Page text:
The entry of women into the labor market has been one of the most important economic and sociological changes of our time. Today, more than 75% of women between 25 and 55 are working, and more than 60% of them have children under 6. These changes have had a major impact. The proportion of 'traditional' married couples with one wage-earner and a stay-at-home spouse has fallen from almost 90%, to just over one-third. Dual-earner families, with both spouses working, comprise almost 2/3 of all married couples.
Many government policies, however, are a legacy of the time when households were assumed to be made up of a single breadwinner and a stay-at-home wife. A wife who enters the labor market is taxed at her husband's tax rate. If she is in a middle-income family, she can keep only about 35 cents out of each dollar she earns. The federal law controlling health insurance and pensions, designed to accommodate a full-time worker with a stay-at-home spouse, penalizes any other arrangement.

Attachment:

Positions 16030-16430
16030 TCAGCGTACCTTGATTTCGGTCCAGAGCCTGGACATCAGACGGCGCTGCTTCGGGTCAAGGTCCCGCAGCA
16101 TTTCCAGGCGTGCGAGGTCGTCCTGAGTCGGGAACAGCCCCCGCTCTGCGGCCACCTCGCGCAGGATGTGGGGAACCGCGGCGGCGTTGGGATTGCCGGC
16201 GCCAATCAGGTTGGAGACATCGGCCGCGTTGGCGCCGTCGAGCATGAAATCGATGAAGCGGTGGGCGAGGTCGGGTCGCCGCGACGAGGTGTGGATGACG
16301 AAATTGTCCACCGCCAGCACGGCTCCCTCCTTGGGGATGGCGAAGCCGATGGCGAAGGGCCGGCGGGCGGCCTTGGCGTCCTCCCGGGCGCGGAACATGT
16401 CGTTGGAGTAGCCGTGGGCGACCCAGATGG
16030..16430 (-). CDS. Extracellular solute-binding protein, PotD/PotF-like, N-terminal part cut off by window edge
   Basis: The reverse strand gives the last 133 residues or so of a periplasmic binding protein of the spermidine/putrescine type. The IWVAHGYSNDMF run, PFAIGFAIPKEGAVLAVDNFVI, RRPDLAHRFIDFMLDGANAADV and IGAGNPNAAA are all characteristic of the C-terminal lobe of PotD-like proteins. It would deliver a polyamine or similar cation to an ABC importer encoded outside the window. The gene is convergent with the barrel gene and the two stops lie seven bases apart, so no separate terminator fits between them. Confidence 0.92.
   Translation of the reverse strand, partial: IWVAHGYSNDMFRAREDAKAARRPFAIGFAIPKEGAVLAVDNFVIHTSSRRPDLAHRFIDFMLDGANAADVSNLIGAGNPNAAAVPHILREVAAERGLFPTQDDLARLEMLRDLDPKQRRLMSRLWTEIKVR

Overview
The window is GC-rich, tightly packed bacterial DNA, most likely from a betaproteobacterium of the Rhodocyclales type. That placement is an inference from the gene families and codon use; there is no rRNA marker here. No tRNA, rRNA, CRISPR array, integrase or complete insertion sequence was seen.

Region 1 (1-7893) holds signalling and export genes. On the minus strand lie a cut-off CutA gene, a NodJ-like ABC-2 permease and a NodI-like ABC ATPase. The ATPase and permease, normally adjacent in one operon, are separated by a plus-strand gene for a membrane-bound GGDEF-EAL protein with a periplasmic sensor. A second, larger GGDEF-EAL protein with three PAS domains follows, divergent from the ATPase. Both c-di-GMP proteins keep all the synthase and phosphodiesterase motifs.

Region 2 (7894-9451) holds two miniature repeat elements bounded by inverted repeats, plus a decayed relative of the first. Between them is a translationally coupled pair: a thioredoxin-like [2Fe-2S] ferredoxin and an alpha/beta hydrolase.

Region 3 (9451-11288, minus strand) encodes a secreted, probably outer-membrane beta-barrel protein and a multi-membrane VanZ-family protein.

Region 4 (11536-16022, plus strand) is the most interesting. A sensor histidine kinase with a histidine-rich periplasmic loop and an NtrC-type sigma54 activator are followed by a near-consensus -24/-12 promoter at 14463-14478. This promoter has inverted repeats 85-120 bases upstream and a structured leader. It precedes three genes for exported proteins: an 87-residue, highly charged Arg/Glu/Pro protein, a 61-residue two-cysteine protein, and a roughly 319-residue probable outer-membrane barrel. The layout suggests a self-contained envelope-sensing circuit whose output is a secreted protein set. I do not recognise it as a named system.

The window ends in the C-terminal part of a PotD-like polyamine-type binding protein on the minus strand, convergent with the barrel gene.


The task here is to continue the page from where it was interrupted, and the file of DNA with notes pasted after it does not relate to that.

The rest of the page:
Celeste Colgan of the 'Women in the Economy" project at the National Center for Policy Analysis, takes a critical look at tax law, employee benefits, Social Security and a host of other institutions. She makes a compelling case that government policies-on issues from taxation to health care to retirement plans' must be overhauled because they were formulated during a time when the role of women in society was far different than it is today.